Thursday, February 17, 2011

Mob injustice

Yesterday morning, on the way to do field work, I saw a dead man. Or more correctly, a man who was beaten to death just minutes before.

I’ve never seen a body like that - freshly killed, limbs sprawled in unnatural ways like a ragdoll thrown to the ground by an angry child, lying there completely devoid of animation. I’ve seen pictures like this, always from some warzone. But never up close.


We saw the mob from a distance. Crowds form easily along the main road, and whenever any bit of excitement happens people are drawn from whatever they are doing - selling vegetables, getting a shave at an outdoor kinyozi, gossiping with neighbors - ants to a fallen piece of cake. I’ve seen such mobs before along the road and it’s always been because of an accident.

So, as our car passed cautiously through the crowd, I wasn’t totally surprised to see a body lying in the dirt ditch on the side of the road. Still, I felt a jolt at the site – the shock of the fresh and indiscriminant loss of young life, followed by a profound sadness.

But when I looked back I saw something that made me see everything suddenly differently. Like that drawing that is sometimes an hourglass and then suddenly becomes 2 faces when you look at after blinking, the meaning of the scene immediately morphed when I saw a man gleefully running over the motionless body with a motorcycle. Another man lifted a heavy rock over the dead man’s body ready to crush an already lifeless body. And then I noticed other things. People weren’t gathering to tsk tsk the sadness of a life lost. They were celebrating it. Or watching others celebrate it. People were running, and laughing and shouting, seemingly giddily energized by the event. That’s what disturbed me the most. The glee people expressed in the face of the brutal ending of another’s life. It left an utterly sour taste in my mouth.

Police were heading in our direction towards the scene as we past it. I found out later that in an effort to disburse the crowd, the police shot and killed someone else. Probably someone we just saw running or screaming or simply taking a break from the monotony of their day to peer in on the excitement. A second person, who woke up that morning, drank their daily chai and didn’t expect it to be their last.

The crowd turned on the policeman, this time outraged instead of titillated by a killing, followed him back to his compound and threatened to burn his house. I know this because one of our field officers lives in his compound. She was scared to go home and spent the night at her sister’s.


I also found out later that the dead man was presumably a motorcycle thief who had succumb to mob justice.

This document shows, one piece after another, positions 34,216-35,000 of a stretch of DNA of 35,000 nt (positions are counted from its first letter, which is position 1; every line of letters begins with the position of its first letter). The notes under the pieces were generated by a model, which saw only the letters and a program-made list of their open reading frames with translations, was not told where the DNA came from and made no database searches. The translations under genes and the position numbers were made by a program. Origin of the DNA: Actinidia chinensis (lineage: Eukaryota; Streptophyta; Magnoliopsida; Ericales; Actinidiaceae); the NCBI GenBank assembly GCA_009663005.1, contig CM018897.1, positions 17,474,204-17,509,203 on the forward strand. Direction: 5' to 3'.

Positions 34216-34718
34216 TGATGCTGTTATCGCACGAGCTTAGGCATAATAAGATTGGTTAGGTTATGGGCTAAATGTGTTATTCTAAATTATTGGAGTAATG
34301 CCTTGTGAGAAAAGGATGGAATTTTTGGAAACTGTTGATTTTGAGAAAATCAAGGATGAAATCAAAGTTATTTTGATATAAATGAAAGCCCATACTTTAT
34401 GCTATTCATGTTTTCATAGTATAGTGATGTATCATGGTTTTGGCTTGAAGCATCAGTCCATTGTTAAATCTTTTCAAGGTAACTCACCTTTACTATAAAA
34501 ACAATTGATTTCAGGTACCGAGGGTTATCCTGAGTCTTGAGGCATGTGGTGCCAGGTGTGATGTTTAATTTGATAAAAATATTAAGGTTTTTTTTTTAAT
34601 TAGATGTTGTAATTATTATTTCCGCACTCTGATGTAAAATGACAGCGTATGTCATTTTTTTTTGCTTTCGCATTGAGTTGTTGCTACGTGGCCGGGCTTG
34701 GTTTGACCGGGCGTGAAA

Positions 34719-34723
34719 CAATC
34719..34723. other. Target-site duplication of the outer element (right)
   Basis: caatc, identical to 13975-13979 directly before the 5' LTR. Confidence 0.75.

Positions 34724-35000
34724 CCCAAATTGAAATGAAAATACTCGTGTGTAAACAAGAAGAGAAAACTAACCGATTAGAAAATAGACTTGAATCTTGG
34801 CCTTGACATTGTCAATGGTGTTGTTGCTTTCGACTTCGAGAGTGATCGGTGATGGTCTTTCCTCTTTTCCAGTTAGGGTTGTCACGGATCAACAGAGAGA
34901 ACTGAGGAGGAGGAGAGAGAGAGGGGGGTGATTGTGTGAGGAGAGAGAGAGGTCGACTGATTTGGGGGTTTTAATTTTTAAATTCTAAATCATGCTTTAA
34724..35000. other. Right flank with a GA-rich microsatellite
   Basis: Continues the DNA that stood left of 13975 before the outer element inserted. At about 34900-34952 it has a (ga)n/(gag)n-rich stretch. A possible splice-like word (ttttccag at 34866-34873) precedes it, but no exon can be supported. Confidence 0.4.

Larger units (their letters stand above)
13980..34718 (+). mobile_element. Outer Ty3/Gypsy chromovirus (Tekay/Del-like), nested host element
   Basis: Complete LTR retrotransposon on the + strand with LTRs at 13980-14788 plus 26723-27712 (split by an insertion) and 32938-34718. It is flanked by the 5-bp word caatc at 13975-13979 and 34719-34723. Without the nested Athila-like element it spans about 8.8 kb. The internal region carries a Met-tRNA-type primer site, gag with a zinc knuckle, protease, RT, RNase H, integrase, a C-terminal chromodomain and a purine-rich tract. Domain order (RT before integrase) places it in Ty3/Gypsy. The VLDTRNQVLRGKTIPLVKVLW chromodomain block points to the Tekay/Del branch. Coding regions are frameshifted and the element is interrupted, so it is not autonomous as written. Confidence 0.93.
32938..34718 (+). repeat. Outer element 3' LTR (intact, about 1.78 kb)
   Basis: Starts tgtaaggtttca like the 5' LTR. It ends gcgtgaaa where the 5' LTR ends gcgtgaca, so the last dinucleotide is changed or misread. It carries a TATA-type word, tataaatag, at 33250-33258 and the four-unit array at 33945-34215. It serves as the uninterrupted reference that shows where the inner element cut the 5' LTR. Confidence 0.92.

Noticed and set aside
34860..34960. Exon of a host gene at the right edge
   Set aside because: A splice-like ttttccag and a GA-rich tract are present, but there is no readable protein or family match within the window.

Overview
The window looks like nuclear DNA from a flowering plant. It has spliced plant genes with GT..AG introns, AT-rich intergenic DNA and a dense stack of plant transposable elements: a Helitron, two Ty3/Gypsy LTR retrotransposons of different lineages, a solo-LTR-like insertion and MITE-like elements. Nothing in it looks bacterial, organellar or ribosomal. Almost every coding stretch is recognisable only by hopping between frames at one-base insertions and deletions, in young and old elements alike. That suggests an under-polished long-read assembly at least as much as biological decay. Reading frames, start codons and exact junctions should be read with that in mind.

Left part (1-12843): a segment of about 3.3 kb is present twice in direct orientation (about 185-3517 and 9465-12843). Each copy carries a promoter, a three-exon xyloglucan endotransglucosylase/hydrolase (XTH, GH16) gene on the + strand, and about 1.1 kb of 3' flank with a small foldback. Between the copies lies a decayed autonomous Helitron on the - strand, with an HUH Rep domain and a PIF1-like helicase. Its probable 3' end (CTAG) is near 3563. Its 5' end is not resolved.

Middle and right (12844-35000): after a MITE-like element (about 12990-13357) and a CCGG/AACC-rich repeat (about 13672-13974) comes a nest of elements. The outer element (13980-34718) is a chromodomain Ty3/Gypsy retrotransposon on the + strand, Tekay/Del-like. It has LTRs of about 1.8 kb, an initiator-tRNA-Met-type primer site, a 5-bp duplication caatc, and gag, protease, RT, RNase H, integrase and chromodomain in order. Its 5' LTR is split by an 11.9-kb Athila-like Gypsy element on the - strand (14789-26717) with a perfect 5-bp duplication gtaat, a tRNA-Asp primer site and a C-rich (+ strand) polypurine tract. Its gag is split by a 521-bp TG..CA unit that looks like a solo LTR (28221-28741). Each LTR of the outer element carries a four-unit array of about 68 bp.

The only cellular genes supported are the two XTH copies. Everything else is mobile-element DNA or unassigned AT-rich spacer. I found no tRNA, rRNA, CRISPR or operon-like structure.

The last time I was in Kenya, mob justice occupied nearly a month of my thinking. It was the subject of my independent study. I had all kinds of theories and interviews to support them on why people took justice into their hands in such an immediate and unforgiving manner. The collective frustration of the poor and the way poverty intensifies the effects of theft. The unreliability of police and justice systems that can be too easily bought off. The African sense of communal responsibility – that a theft of my neighbor affects me too. Even the seductive allure of drama and violence among the bored and idol. All these things people mentioned to explain the spontaneous group think behind mob justice that’s nearly non-existent in the US.

And I thought I had a pretty clever little handle on this social phenomenon.

But what I still can’t seem to reconcile, now that I have seen the aftermath in person, is the glee. The joy people seem to take in all the brutality. I know this is not unique to Africa. Hell, there are amphitheaters in Rome dedicated to this kind of spectacle. Maybe this is more the rule than the exception to human behavior throughout history. But I still don’t get it.

Obviously when you vilify and dehumanize someone it’s easier to avoid empathizing. But taking joy in someone’s pain? Even if someone explains it to me, I don’t think I’ll understand it.


  1. Wow, Kim... That is quite an experience. Wish we could sit and share a beer sometime and, together, process some of what our time in Africa has brought to our awareness.

  2. That is very shocking. I remember when you did the work on mob justice. The reality is not pretty!
    Understanding the culture still does not help us with a different culture emotionally able to take it in. The reality is a shock to our system.


  3. I didn't know (or didn't remember) that you explored mob "justice" for your independent study, Kim. And you're right. There's a huge gap between academic explanations and awful realities. I don't think that diminishes the validity of some of those explanations. Issues of poverty and injustice are very real, and assuming (as I do) that the victim might have be accused of theft, very relevant.

    But it doesn't excuse the glee. I don't think there is any excuse, any explanation, that can be acceptable. To me, it's an example of how very thin the line is between our lower and higher natures. And as you also note, we see brutal examples of what happens when human beings behave worse than animals throughout the world and throughout history.

    I'm sorry that you had such a shocking experience, grateful that you are safe, and impressed at your perspective.